themighty logo

6 Things Life With an Ostomy Isn't


Back in the dark ages of the 1990s my colon crumbled from ulcerative colitis. After several surgeries, I ended up with a permanent ileostomy. After people told me that it would be better to be dead than to live with an ostomy, I wrote a series of 20 ostomy myths for Crohn’s and Colitis UseNet groups on the burgeoning web. My myths have been frequently shared and copied over the last two decades.

Here is a 2018 update of what my condition isn’t.

1. Living with an ostomy isn’t stinky.

Modern technology replaced great grandma’s old rubber bag years ago. Some ostomates disagree, however I don’t think our stool isn’t any more toxic than other people’s — we just empty up front where our noses are. A good-fitting appliance helps prevent those leaks people are often worried about.

2. An ostomy isn’t an express ticket to lonesome town.

An ostomy doesn’t prevent you from having sex, finding love or having children. When I married in 1997 I wrote, “I never think to myself, ‘will you still need me when I’m 64?’ I know my husband is with me for the long haul.” We are still happily married and our daughter is a freshman in college.

3. Life with an ostomy doesn’t control your day or limit life.

After years of being tied to the bathroom, I am able to do so many things I couldn’t before. I still work full-time after all these years as a bag lady. Ostomates are athletes and firefighters, mothers and fathers, politicians, actors and even strippers.

4. Like most things in life, one size doesn’t fit all.

Ostomates come in all ages, shapes and sizes. There are different types of stomas, each with its own purposes and challenges (and many medical professionals don’t know the differences.) Some of us can eat anything we want and others discover some foods don’t agree with their new plumbing. Some of us wear the same clothes we always have, some wear baggy clothes and others proudly wear bikinis.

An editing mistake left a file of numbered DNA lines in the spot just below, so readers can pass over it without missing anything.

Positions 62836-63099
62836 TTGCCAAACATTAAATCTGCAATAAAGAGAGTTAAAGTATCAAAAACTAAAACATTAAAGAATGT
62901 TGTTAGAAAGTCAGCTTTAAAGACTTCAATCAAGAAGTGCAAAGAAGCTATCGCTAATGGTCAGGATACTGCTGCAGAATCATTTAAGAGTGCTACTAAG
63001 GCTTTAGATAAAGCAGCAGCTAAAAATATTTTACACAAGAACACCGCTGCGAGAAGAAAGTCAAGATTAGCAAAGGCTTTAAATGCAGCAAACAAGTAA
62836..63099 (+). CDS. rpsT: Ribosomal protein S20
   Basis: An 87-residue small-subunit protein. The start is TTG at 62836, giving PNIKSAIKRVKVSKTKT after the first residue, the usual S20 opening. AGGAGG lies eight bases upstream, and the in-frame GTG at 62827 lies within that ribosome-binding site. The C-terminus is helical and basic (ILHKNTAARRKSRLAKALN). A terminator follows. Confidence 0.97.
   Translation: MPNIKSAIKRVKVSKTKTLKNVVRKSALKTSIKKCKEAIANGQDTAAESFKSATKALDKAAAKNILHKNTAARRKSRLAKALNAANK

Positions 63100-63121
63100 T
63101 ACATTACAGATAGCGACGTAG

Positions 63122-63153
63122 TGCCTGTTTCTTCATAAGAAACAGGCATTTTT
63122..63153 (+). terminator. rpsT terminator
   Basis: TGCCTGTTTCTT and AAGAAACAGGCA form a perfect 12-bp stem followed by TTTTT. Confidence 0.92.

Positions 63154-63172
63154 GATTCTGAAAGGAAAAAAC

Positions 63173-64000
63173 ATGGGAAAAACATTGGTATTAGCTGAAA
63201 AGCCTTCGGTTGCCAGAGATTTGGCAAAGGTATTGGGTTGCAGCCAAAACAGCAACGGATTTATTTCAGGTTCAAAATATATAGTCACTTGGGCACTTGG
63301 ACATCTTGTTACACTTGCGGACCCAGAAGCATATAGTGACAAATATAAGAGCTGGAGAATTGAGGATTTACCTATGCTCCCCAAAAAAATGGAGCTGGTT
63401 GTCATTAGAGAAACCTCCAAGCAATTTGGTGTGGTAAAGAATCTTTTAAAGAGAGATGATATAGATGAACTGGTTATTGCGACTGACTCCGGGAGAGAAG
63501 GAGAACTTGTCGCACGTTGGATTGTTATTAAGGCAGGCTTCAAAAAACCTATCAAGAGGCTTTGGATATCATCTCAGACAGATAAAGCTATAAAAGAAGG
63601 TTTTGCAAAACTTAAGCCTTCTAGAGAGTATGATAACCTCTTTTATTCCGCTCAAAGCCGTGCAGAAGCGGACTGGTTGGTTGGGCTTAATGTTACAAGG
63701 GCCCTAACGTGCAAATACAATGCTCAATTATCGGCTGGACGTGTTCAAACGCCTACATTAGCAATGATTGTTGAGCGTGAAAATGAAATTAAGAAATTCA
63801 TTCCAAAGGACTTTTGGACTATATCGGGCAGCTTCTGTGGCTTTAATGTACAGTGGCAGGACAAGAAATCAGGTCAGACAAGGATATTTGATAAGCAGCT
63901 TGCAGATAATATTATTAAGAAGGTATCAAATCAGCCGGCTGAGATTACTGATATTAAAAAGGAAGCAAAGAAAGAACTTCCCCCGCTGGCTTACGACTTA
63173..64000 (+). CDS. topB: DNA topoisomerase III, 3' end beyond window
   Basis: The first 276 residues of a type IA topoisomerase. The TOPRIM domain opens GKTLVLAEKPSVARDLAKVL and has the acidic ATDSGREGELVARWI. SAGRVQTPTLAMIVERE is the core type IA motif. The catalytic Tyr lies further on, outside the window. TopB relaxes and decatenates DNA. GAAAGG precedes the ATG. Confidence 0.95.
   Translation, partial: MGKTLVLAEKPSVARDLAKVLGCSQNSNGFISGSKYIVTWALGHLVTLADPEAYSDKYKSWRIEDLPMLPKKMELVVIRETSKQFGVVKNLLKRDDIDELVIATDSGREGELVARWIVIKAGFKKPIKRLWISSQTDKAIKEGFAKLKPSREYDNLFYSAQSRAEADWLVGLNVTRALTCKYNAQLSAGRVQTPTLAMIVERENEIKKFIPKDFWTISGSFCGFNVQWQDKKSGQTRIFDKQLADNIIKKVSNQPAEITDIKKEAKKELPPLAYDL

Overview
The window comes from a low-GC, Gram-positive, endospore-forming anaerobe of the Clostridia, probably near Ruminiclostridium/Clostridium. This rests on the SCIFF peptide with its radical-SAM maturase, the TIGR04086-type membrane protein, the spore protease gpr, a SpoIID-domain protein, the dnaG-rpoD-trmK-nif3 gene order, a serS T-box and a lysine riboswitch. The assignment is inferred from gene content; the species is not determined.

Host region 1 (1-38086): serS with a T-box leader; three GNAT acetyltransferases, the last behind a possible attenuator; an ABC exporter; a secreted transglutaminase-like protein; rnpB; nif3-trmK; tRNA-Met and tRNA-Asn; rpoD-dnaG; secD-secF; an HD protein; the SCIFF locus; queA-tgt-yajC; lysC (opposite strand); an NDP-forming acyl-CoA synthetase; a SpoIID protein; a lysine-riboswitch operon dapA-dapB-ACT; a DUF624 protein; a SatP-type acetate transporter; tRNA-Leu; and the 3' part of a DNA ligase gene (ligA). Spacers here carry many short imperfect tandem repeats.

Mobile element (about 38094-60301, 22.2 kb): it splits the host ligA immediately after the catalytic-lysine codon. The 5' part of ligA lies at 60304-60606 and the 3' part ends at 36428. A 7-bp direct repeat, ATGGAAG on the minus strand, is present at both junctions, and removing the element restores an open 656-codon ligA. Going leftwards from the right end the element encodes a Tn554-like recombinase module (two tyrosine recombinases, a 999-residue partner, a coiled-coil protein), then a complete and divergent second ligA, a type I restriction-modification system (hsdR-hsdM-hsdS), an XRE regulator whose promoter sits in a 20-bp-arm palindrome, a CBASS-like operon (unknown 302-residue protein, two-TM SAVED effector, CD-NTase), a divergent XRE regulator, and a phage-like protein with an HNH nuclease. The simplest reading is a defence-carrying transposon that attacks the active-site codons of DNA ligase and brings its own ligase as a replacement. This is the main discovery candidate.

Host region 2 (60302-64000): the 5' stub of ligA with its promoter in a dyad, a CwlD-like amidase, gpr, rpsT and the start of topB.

5. Dealing with an ostomy isn’t as gross or yucky as you may think.

How is wiping the tail of my pouch any different than wiping my bottom? At least I can see what I’m doing now. Ostomates may carry a bag of urine or feces. Non-ostomates just keep theirs inside. To paraphrase a wonderfully funny article from the Winnipeg Ostomy Association – So stomas aren’t real pretty. Well your anus doesn’t look like Miss America either.

6. Ending up with a permanent ostomy isn’t inevitable.

Many folks avoid necessary medical treatment out of fear of an ostomy. This is particularly a problem with colon cancer symptoms. This is one of the leading killers in the U.S. even though it is one of the most easily treated and curable cancers. Most colon cancer survivors don’t have an ostomy.

My point in debunking these myths is that if – worst case scenario – you end up with an ostomy, it isn’t the end of the world. It is the beginning of health. If you end up joining our little club, it’s likely ostomy life isn’t the way you imagine it to be. We are everywhere and you cannot figure out who we are unless we tell you or wear a bikini!

Getty image by Tuutikka.